Intrinsic child factors Many common genetic polymorphisms contribute to differential susceptibility to early experiences. In particular, polymorphisms in monoamine-regulating genes—including genes encoding the serotonin transporter (SLC6A4), dopamine receptor D4 (DRD4), catechol-O-methyltransferase (COMT), dopamine active transporter (DAT), and monoamine oxidase A (MAO-A)— confer differential susceptibility to poor emotional and cognitive outcomes.63 Moreover, a polymorphism in the apolipo­protein E gene (APOE) moderates the effects of biological adversities such as diarrhoeal disease64 and environmental contaminants15 on neurocognitive outcomes. Genetic factors can also affect intervention effects. In a study of a psychosocial intervention targeting poor families in South Africa,65 intervention effects were moderated by the SLC6A4 polymorphism such that children who carried the short allele benefitted most from the intervention (ie, showed more secure attachment). Neurocognitive effects of various poverty-related risks, including environmental contaminants and maternal depression, have also been shown to be sex dependent.15,26 Apparent sex-dependent effects might be driven by biological factors such as genetic differences linked to sex chromosomes, sex hormones, and differential timing of neurodevelopmental processes in boys and girls,66 as well as by social factors relating to gender, such as differences in the treatment of, and expectations towards, boys and girls. Children’s health status and wellbeing also moderate effects of co-occurring risk exposures through both biological and social pathways. Biologically, the synergistic interactions between malnutrition, inflam­ mation, and neuroendocrine stress moderate the effects of one another by increasing the child’s vulnerability to co-occurring risks.22,30 Additionally, sickness behaviours,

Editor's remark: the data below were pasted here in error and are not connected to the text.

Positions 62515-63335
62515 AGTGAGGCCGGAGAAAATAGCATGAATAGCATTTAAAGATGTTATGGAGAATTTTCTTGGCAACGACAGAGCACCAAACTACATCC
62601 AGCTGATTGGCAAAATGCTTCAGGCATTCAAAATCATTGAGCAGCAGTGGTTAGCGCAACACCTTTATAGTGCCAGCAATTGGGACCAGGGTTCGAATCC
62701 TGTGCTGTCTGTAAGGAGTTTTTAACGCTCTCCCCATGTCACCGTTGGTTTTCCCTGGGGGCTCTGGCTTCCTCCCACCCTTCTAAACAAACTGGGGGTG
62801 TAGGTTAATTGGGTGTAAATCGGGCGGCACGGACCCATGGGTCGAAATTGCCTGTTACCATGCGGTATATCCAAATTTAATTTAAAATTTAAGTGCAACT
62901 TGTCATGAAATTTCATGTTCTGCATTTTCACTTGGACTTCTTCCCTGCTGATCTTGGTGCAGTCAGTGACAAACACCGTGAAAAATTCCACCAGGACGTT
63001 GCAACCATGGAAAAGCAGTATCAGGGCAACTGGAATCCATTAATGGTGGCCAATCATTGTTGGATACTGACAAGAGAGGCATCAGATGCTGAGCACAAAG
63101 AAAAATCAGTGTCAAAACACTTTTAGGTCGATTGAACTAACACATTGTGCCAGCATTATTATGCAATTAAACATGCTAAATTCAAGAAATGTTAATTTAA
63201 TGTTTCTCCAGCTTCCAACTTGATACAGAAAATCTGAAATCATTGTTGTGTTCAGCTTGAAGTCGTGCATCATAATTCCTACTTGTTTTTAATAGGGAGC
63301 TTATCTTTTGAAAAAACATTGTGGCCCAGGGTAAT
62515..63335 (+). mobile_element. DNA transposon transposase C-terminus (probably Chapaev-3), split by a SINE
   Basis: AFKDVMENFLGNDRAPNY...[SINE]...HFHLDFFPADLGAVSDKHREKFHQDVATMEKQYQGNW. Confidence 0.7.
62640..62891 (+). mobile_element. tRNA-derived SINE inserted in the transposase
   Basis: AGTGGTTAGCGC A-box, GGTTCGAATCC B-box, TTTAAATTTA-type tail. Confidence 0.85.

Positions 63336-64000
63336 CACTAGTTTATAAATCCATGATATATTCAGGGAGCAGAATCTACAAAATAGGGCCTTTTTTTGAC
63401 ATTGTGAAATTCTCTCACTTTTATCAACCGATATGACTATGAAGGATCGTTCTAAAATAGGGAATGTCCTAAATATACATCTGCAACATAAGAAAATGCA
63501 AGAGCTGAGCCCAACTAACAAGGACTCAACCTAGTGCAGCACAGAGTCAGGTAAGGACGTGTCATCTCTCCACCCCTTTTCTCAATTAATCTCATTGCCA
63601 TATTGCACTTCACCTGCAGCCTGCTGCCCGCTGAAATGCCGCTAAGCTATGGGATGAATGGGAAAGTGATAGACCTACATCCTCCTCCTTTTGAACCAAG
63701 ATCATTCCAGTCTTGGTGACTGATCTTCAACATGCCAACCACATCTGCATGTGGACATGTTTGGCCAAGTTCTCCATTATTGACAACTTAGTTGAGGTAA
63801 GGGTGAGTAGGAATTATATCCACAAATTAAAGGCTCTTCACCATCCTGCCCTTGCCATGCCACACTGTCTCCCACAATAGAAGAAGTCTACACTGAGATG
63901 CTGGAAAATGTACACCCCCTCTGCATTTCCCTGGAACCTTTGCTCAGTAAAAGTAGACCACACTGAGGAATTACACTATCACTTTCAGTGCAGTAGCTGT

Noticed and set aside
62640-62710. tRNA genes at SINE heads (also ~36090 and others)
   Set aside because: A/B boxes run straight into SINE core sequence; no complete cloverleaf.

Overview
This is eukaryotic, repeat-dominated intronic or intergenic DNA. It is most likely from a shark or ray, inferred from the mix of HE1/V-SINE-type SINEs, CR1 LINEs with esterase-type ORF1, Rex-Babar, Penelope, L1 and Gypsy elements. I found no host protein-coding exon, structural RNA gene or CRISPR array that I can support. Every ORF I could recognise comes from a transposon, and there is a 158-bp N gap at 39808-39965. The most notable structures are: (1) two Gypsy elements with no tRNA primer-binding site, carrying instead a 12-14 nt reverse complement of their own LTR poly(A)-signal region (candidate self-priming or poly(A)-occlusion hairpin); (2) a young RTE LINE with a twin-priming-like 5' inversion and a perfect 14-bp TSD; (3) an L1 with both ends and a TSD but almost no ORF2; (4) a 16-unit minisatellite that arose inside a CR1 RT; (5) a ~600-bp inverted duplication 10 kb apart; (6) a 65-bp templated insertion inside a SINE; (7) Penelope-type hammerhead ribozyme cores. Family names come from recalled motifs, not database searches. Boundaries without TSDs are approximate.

Figure 2: Moderating factors shaping individual differences in how children respond to poverty-related risks (A) Effect moderators can interact to affect child vulnerability and resilience. A child’s resilience is illustrated as a multi-layered circle, in which each layer is a category of protective or susceptibility factors, and the size of the circle represents the child’s overall resilience. The black arrows illustrate that the synergistic interaction between susceptibility factors and protective factors within different contexts of the child’s ecological environment (i,e, at the intrinsic child level, family level, contextual level, and cultural level). Together, protective and susceptibility factors determine the thickness of each layer, which in turn represents the child’s overall susceptibility to environmental threats. Protective factors add towards a thicker layer (less susceptibility) whereas susceptibility factors cause thinning of the layer (increasing the child’s susceptibility). (B) Individual differences in resilience and genetic susceptibility result from multiple factors (represented by varying thickness of different interacting layers).